INCREDIBLE TRUE STORY - THE PILOT WHO
© 2016 MilitaryCorruption.com
We assure you, dear reader, this incident really happened. On a bombing mission over Germany Sept. 21, 1944. The Army Air Corps sent a large number of B-17s to an enemy target at Mantz, just a short distance from Frankfurt.
Here's what we were told happened . . .
Captain William Eisenhart was flying the mission with a very important passenger in his bomber - the youngest general at that time in the USAAC - Robert F. Travis (West Point Class of 1929). This flag officer was later killed in a B-29 crash after the war and a huge Air Force base in California named after him.
AN UNFORTUNATE "ACCIDENT"
In the summer of '44, a new policy had been instituted that pilots should not leave the cockpit area during a mission in order to urinate in the bomb bay. Pilots were advised to crack their cockpit slide window, get up on their haunches and let the slipstream carry their urine outside.
This effective technique was done on a strict condition that the pilot would personally clean the window immediately after landing.
During the Mantz mission, EIsenhart used this method to relieve himself, only to discover that Gen. Travis was smoking and had cracked his window, which created a cross-draft. Some of the urine swirled in the cockpit and hit the one-star full in the face.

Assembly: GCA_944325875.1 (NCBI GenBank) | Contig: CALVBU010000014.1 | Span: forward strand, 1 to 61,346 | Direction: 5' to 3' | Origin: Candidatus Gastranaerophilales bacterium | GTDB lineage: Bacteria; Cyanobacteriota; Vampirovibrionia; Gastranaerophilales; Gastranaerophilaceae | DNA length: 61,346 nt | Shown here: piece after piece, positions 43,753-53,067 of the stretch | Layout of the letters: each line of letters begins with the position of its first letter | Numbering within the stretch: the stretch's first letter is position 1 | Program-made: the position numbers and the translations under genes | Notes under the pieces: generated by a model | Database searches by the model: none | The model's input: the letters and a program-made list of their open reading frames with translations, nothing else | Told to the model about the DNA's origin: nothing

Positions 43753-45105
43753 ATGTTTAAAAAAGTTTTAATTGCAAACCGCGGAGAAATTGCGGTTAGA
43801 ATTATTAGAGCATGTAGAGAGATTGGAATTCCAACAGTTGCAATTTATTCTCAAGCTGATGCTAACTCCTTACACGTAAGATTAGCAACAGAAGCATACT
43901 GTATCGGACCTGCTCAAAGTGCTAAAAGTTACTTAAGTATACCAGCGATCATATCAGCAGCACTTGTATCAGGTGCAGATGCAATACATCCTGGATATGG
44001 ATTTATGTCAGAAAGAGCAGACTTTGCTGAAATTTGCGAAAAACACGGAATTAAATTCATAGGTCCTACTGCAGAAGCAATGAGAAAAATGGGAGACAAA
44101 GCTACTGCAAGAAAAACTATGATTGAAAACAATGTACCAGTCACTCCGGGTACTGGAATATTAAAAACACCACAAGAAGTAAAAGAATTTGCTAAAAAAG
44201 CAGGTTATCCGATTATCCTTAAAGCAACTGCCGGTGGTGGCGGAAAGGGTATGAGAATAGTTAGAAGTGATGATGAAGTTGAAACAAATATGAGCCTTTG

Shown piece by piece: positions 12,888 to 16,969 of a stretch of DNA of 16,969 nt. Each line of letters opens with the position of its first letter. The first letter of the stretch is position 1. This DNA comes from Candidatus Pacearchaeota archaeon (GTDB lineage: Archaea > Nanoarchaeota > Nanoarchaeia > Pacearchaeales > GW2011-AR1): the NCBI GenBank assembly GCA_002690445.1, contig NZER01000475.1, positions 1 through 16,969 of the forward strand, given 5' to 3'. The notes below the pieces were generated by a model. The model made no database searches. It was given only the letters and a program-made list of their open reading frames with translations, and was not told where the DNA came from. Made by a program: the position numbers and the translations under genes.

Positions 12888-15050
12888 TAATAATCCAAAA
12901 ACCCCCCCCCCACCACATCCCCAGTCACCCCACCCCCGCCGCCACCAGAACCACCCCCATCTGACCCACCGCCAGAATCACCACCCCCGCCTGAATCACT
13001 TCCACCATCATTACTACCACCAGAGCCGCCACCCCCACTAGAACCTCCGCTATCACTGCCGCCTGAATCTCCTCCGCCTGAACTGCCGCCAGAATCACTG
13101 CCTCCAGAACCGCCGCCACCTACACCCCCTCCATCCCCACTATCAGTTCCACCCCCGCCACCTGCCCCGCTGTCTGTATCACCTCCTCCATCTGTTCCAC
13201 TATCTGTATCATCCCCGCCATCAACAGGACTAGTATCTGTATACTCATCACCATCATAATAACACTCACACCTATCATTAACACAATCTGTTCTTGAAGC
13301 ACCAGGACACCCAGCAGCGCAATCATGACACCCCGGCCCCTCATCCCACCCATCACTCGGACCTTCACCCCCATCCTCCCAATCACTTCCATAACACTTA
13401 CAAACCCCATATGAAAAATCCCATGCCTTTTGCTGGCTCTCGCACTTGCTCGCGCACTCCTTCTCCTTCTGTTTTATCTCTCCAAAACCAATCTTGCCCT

THREATENED WITH COURT-MARTIAL
Upon landing, Travis chewed out the junior officer for a full half hour, threatened Eisenhart with court-martial, ordered him to immediately take down the bulletin board notice letter on the suggested urination method, and advised him that he was going to award the DFC (Distinguished Flying Cross) to the other officers on board, but was "damned if he would award a DFC" to the NOW-chastened captain.
This William Eisenhart became known as the only captain who had urinated in the face of a general and got away with it.
Sadly for him, Gen Travis - he was then 43 years of age - was killed in a B-29 crash August 5, 1950 when the bomber went down after take-off in California. Many of our Air Force readers know that Travis AFB was named after the fast-burner flag officer.
[EDITOR'S NOTE: -- We got this terrific true story from an excellent book we highly recommend to you. Please go to Amazon and order a copy of HELL ABOVE EARTH, a 2012 release from St. Martin's Press. That publisher is home to many a good military book, so be sure to visit their homepage soon. Thank you.]